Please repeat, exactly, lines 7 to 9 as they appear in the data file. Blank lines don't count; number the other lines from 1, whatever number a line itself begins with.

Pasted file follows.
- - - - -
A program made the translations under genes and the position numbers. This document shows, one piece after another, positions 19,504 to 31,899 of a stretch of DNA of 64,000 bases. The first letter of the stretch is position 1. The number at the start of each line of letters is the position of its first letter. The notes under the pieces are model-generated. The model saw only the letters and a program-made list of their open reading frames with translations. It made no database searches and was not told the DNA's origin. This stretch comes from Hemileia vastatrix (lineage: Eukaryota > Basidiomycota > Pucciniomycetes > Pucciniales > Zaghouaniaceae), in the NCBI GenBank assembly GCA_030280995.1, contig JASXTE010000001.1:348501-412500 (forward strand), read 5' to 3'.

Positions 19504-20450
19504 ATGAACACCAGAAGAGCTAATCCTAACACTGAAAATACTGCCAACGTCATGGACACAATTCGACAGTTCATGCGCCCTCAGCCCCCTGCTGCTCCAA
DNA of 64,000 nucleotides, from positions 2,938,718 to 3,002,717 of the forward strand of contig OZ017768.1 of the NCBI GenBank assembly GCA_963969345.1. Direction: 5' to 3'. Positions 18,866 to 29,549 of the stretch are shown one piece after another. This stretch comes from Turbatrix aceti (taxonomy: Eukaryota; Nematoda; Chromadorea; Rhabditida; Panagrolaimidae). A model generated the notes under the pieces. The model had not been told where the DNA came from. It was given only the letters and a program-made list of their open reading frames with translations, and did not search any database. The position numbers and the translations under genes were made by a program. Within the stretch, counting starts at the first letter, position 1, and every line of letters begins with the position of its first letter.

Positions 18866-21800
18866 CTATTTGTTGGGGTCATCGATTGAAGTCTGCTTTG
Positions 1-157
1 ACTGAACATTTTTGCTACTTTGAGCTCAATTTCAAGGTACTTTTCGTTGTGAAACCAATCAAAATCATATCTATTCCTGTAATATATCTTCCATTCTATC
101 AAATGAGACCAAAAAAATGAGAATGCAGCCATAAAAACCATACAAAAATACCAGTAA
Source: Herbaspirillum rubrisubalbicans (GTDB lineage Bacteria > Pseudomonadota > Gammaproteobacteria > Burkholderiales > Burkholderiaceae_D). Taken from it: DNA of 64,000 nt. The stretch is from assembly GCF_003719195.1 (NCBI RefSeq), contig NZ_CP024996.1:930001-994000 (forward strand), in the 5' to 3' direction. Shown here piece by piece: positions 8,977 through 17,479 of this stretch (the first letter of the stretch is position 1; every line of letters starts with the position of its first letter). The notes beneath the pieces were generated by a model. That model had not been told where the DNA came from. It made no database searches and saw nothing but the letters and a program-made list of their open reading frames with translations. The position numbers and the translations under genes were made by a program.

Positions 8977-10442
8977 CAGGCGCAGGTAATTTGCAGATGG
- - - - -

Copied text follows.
Positions 1-157
1 ACTGAACATTTTTGCTACTTTGAGCTCAATTTCAAGGTACTTTTCGTTGTGAAACCAATCAAAATCATATCTATTCCTGTAATATATCTTCCATTCTATC
101 AAATGAGACCAAAAAAATGAGAATGCAGCCATAAAAACCATACAAAAATACCAGTAA